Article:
H****ism, that eight-letter word
No doubt, for us Hindus in India, life has an ersatz quality about it. You can find any amount of people, including atheists and non-Hindus, dilating on the fundamentals of Hinduism, how/what we must think, where we err and what's good for us. Ours is the
community which perpetually needs external guidance.
Ours is the country where objections are raised to (Hindu) ministers being pledged by the Bhagwat Gita, and where a prime minister is criticised for performing a (private) yagna. It isn't secular, you see. For in India, secularism does not denote a government's being free of religious influence. What it means is that the majority of citizens has no right whatsoever to a political lobby. Here, democracy is not the same as majority rule; here, a good Hindu is one who denies his identity.
It doesn't matter that even the American Prez must touch the Bible at swearing-in; or that the sovereign head of Great Britain is officially the Protector of the Church of England, and that the House of Lords must include two Anglican archbishops and 24 bishops to serve as Lords Spiritual… Anything West and white, is secular and right (so also, anything Middle East, can't be bad in the least).
Like most of my ilk (go figure what that is), I'm wary of Bal Thackeray. And frankly, the Shiv Sena frightens me. But then, so do BJP, CPI and Congress: each bears its unique odious defects. Lately, however, I find my back pushed to the wall by these diatribes against 'divisive, fascist, communalist forces' – since they are used exclusively to still the Hindu voice.
For instance, there was not a peep from our noble secularists when: in October 1996, the Khilafat movement – the Quranic concept which urges Muslims to unite into a single nation devoid of zonal boundaries and local loyalties and to obey only an Islamic government – was launched in Bombay by the Students Islamic Movement of India; on January 26, an armed 8,000-strong mob of CPI-M activists attacked and set ablaze Kavada village, the base of (Hindu) tribal sympathisers of the BJP in Talasari taluka.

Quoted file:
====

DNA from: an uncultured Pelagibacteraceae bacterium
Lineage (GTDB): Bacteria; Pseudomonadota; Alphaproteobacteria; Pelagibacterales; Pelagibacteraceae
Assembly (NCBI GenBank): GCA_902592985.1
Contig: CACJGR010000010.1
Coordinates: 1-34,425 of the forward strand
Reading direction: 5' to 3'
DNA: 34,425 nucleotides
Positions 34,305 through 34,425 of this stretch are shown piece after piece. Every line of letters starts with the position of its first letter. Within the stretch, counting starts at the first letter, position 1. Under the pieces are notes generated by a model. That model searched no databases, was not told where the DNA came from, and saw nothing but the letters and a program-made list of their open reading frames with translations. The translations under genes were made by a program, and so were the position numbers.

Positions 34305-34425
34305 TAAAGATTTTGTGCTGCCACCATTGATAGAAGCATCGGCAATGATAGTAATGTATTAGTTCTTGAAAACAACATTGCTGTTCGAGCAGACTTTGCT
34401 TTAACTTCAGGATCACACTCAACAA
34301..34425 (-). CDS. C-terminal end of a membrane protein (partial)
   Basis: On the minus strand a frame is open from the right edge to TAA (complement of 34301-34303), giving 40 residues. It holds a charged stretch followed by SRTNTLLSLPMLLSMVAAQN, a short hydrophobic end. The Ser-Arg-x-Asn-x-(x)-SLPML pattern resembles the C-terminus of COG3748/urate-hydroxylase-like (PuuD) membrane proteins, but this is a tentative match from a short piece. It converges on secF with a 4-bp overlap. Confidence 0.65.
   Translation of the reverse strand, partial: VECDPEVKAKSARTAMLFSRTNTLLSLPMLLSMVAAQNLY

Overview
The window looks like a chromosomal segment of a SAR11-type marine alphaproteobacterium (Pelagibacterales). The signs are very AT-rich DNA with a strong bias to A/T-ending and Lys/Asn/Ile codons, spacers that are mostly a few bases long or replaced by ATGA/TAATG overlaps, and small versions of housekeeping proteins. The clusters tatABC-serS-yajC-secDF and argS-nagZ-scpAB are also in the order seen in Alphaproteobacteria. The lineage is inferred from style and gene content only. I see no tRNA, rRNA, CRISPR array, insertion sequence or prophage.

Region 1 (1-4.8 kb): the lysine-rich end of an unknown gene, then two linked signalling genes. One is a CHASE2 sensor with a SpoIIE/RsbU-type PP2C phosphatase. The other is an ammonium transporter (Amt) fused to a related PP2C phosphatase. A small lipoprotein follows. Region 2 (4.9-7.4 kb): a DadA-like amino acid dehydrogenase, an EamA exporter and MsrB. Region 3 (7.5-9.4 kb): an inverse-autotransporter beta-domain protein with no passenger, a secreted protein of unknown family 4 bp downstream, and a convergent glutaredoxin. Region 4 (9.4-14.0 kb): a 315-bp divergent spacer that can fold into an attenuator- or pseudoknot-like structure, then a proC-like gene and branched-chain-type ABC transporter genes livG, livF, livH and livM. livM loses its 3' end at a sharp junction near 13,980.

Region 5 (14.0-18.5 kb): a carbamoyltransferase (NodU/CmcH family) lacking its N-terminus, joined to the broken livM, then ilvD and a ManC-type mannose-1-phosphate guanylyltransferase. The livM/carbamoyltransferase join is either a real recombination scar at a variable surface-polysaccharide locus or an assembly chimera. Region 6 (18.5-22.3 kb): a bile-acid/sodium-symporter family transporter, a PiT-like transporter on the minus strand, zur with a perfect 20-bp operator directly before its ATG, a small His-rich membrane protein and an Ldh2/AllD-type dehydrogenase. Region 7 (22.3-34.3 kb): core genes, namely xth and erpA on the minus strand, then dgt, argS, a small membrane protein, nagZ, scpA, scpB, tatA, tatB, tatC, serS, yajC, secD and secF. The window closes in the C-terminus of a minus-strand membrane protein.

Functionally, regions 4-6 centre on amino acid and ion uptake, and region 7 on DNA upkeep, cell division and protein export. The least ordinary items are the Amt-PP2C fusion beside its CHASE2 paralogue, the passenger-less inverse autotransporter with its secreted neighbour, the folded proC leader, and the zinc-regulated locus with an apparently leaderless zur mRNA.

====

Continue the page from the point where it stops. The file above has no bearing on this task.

earlier this month, the education department admitted that since 1990, the Jammu and Kashmir government had absorbed 1,100 hardcore Jamait-e-Islami activists as teachers in government schools – and which accounted for the high rate of drop-outs, which fed the terrorist brigades.
Such things aren't weighty enough for us Hindus to feel insecure – that temperament being reserved for sensitive minority souls. Thus, we are advised to defend the rights of illegal immigrants from Bangladesh; to reject Article 44 which mandates the enacting of a religion-free common civil code; to applaud the scrapping of the anti-terrorism Act used against the Bombay-blasts accused; to condemn the Intelligence Bureau's raid on the Islamic university suspected of harbouring terrorists, and then to ignore their being found there, and then to overlook their being released by Mulayam Singh, and so on and so forth…
Like Mr Kumar Ketkar, I'm a Maharashtrian. Unlike him, I'm a capitalist bourgeois who does not need to parrot a party line, nor to adhere to Zhao Ziyang's counsel to those akin to our intelligentsia: 'Communists should be the first to be concerned about other people and countries and the last to enjoy themselves.' Thus, I am concerned only about my own lot and my own country and, above all, I'm going to enjoy this:
Mr Ketkar's speech foxes me throughout. First he says that 'over the past decade, nationally, it is this section – the upper caste and upper middle class – which provided the critical support base for this Hindutva alliance in Maharashtra'; after which comes, '(Bal Thackeray) enthused youngsters to violently challenge their family's political leanings.'
Now, is there a 'critical support base' or isn't there? If there is, does he mean that Mr Thackeray incites rebellion against that familial, pro-Hindutva base? If there isn't, then 'how could a force like the Shiv Sena and all that it represents be born on Maharashtra's soil?' Well, Mr Ketkar, why not look to the appeasement policies your sort advocates… or have you forgotten that, along with a Tilak, Maharashtra's soil also threw up a Nathuram Godse?